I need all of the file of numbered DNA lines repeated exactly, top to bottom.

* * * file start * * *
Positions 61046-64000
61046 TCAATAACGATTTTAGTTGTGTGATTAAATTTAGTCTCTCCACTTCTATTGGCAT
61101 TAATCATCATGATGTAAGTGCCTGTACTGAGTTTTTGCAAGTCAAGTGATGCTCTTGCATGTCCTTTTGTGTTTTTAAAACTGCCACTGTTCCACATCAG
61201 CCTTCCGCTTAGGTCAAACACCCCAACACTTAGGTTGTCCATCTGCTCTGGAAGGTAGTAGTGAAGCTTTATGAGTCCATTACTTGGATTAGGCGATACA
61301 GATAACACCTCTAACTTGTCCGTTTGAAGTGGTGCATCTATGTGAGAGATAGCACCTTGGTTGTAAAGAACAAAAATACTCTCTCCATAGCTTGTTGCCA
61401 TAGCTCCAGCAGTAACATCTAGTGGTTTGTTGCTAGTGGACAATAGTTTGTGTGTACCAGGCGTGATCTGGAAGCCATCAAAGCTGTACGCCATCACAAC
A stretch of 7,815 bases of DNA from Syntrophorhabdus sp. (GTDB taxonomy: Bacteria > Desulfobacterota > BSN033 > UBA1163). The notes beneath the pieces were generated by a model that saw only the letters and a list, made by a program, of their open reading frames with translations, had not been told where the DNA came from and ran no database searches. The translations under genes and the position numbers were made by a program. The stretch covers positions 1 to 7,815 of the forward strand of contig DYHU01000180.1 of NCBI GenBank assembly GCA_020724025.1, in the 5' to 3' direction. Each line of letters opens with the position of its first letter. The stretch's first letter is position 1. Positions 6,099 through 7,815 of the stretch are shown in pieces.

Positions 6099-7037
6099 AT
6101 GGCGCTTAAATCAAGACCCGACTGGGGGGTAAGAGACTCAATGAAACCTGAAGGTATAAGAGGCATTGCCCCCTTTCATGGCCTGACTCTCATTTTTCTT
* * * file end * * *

Positions 61046-64000
61046 TCAATAACGATTTTAGTTGTGTGATTAAATTTAGTCTCTCCACTTCTATTGGCAT
61101 TAATCATCATGATGTAAGTGCCTGTACTGAGTTTTTGCAAGTCAAGTGATGCTCTTGCATGTCCTTTTGTGTTTTTAAAACTGCCACTGTTCCACATCAG
61201 CCTTCCGCTTAGGTCAAACACCCCAACACTTAGGTTGTCCATCTGCTCTGGAAGGTAGTAGTGAAGCTTTATGAGTCCATTACTTGGATTAGGCGATACA
61301 GATAACACCTCTAACTTGTCCGTTTGAAGTGGTGCATCTATGTGAGAGATAGCACCTTGGTTGTAAAGAACAAAAATACTCTCTCCATAGCTTGTTGCCA
61401 TAGCTCCAGCAGTAACATCTAGTGGTTTGTTGCTAGTGGACAATAGTTTGTGTGTACCAGGCGTGATCTGGAAGCCATCAAAGCTGTACGCCATCACAAC
A stretch of 7,815 bases of DNA from Syntrophorhabdus sp. (GTDB taxonomy: Bacteria > Desulfobacterota > BSN033 > UBA1163). The notes beneath the pieces were generated by a model that saw only the letters and a list, made by a program, of their open reading frames with translations, had not been told where the DNA came from and ran no database searches. The translations under genes and the position numbers were made by a program. The stretch covers positions 1 to 7,815 of the forward strand of contig DYHU01000180.1 of NCBI GenBank assembly GCA_020724025.1, in the 5' to 3' direction. Each line of letters opens with the position of its first letter. The stretch's first letter is position 1. Positions 6,099 through 7,815 of the stretch are shown in pieces.

Positions 6099-7037
6099 AT
6101 GGCGCTTAAATCAAGACCCGACTGGGGGGTAAGAGACTCAATGAAACCTGAAGGTATAAGAGGCATTGCCCCCTTTCATGGCCTGACTCTCATTTTTCTT